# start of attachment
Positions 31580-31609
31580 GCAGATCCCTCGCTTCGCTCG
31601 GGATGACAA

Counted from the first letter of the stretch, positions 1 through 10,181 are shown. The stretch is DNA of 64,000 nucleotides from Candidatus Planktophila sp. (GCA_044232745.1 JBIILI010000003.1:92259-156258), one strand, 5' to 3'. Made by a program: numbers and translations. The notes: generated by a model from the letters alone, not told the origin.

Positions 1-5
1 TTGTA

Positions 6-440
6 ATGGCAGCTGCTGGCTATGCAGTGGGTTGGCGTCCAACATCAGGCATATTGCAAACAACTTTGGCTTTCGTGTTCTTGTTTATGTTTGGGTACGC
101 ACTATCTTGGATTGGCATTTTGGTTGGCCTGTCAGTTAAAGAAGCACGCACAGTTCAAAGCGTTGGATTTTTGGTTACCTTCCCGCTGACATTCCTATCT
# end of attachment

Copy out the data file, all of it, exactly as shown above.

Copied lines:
Positions 31580-31609
31580 GCAGATCCCTCGCTTCGCTCG
31601 GGATGACAA

Counted from the first letter of the stretch, positions 1 through 10,181 are shown. The stretch is DNA of 64,000 nucleotides from Candidatus Planktophila sp. (GCA_044232745.1 JBIILI010000003.1:92259-156258), one strand, 5' to 3'. Made by a program: numbers and translations. The notes: generated by a model from the letters alone, not told the origin.

Positions 1-5
1 TTGTA

Positions 6-440
6 ATGGCAGCTGCTGGCTATGCAGTGGGTTGGCGTCCAACATCAGGCATATTGCAAACAACTTTGGCTTTCGTGTTCTTGTTTATGTTTGGGTACGC
101 ACTATCTTGGATTGGCATTTTGGTTGGCCTGTCAGTTAAAGAAGCACGCACAGTTCAAAGCGTTGGATTTTTGGTTACCTTCCCGCTGACATTCCTATCT